How Do We Respond to COVID-19?
As nurses, we find ourselves facing unique challenges as our country and the world works to reduce the risk and spread of COVID-19. Early this afternoon, the Centers for Disease Control and Prevention was reporting 1629 cases of COVID-19 with 41 deaths in 46 states as well as the District of Columbia. As the days progress, these numbers are sure to grow.
At-home quarantines, cancellation of events involving large groups of people, and social distancing are being used to reduce exposure to the virus. Store shelves are empty of hand sanitizer, disinfecting wipes, and toilet paper. The public has been asked not to purchase facemasks unless symptomatic so that these resources can be used by nurses and others in healthcare. Students and faculty are transitioning face-to-face classes to online learning environments. Faith community nurses are seeking ways to support and care for others in their communities. Fear, frustration, stigma, disappointment, and social isolation are being felt by many.
How do we respond to the information we are hearing and the questions that go unanswered? As nurses and individuals of faith, we know:
- "For God has not given us a spirit of fear, but of power and of love and of a sound mind” (II Timothy 1:7 New King James Version).
- We can live, walk, and serve without anxiety, but experience peace – a deep peace that only comes from God. Paul writes in Philippians 4:6-7 (NIV): “Do not be anxious about anything, but in every situation, by prayer and petition, with thanksgiving, present your requests to God. And the peace of God, which transcends all understanding, will guard your hearts and your minds in Christ Jesus.”
- We have unique opportunities as caregivers to be present with others and to “rejoice with those who rejoice; mourn with those who mourn” (Romans 12:15, NIV).
- Our God is a God of comfort. II Corinthians 1:4 reminds us of our ability comfort others. It comes from a source of unending love and strength from a God “who comforts us in all our troubles, so that we can comfort those in any trouble with the comfort we ourselves receive from God” (NIV).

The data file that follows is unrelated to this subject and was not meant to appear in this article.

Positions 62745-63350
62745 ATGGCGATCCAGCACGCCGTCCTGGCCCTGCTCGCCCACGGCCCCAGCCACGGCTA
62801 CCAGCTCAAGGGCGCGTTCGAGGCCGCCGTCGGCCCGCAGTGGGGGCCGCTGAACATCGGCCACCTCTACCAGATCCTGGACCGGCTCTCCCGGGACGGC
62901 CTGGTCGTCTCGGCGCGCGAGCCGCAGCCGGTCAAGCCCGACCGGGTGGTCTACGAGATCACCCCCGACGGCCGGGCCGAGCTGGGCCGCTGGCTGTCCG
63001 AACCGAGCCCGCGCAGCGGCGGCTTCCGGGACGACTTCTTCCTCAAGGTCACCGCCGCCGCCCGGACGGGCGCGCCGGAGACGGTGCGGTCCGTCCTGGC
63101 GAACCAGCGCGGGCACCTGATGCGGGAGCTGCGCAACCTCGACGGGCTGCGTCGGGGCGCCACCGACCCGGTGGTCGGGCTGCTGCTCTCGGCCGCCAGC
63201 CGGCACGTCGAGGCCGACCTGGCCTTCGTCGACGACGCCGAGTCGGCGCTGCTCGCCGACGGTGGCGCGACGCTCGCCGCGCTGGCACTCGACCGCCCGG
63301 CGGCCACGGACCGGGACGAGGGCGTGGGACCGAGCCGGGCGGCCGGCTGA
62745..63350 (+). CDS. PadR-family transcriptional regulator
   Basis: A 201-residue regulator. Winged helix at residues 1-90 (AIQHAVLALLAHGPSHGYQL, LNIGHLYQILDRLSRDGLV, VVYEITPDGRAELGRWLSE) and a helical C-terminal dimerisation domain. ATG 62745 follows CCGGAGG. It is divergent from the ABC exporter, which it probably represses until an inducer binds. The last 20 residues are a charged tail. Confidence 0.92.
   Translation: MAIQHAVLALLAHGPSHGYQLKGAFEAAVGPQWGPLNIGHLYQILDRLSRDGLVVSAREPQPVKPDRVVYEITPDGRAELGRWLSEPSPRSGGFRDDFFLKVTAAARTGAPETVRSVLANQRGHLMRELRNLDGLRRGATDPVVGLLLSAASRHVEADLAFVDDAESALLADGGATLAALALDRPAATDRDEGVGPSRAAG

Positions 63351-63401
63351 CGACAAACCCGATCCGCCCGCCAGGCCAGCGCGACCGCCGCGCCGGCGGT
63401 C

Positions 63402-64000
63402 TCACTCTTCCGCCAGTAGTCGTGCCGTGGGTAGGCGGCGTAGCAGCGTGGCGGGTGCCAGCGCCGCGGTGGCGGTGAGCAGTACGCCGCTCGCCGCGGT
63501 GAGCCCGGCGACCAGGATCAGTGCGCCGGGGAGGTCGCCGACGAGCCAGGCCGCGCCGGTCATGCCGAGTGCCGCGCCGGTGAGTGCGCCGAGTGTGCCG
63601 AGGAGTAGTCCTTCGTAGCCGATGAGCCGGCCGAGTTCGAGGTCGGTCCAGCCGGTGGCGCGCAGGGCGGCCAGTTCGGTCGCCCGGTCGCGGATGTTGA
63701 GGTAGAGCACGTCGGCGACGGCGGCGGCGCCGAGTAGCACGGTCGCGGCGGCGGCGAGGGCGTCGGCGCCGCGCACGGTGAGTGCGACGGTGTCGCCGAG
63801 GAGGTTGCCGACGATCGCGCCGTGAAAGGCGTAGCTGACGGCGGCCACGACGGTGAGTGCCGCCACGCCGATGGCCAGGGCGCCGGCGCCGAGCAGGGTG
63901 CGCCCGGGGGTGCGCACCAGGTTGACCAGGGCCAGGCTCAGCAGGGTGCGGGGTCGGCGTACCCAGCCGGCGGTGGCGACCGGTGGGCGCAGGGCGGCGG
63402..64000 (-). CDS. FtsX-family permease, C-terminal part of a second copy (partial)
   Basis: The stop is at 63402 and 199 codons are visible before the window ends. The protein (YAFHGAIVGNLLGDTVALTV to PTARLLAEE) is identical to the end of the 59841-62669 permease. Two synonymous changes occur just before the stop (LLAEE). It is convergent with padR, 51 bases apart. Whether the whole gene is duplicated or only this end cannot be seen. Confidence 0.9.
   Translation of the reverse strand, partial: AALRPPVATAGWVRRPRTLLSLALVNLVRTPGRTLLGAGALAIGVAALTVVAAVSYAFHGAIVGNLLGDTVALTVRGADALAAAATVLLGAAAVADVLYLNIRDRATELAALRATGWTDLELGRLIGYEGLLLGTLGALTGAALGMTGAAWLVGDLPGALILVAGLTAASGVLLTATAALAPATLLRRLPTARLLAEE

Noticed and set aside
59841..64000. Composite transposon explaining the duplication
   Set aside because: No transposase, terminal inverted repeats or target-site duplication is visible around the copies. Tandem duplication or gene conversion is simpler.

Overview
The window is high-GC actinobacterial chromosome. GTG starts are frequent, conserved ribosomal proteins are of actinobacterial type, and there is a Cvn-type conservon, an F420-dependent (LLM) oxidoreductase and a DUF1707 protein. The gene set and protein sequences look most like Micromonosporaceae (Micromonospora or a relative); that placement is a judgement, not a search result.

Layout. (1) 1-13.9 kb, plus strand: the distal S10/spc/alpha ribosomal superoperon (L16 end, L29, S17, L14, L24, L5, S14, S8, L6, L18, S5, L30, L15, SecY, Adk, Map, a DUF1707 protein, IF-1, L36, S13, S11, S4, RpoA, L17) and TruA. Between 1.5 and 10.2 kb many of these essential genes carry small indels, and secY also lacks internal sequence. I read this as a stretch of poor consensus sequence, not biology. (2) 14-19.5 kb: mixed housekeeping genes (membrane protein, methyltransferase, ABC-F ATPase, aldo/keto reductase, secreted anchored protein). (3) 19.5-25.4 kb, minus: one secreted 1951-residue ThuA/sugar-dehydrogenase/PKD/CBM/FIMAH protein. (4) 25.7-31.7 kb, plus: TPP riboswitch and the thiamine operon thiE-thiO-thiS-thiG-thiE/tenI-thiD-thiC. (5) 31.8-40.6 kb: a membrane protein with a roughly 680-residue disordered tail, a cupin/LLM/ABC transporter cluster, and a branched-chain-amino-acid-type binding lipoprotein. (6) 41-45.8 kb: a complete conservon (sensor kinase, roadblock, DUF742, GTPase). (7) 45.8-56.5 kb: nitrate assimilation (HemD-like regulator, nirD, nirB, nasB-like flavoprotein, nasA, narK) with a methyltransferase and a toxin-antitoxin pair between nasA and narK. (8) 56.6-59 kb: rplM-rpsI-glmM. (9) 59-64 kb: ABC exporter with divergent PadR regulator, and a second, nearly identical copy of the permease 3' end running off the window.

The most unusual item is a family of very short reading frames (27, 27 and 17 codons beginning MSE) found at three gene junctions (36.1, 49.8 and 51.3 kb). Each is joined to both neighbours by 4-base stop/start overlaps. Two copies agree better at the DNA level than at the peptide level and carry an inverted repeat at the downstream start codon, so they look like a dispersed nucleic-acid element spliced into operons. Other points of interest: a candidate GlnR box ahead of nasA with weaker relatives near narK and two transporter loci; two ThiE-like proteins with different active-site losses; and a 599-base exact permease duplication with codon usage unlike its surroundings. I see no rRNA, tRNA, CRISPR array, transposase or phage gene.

Know that we at Nurses Christian Fellowship are here for you. We want to support you as you care for others. The resources below on COVID-19 are meant to provide both clinical and spiritual support. Remember that God is sovereign. He is present with us in all of this.
Please let us know how we can be praying for you. You can contact us here and our staff and team of nurse volunteers across the country will lift you up in prayer.
We serve a mighty God! We know He hears our cries. We pray for strength, courage, wisdom, and the ability to show love in what He has called us to do.
Christy Secor, DNP, RN, CDWF, Interim Director, Professional Ministries Director Nurses Christian Fellowship/USA
Medical Information & Articles
To prevent the spread of coronavirus, follow these best practices
WHO posts daily updates, and the CDC’s page has the latest US information
Tip Sheet on the Coronavirus (COVID-19) by Kris Mauk, Senior Editor, Journal of Christian Nursing
Johns Hopkins Public Health On Call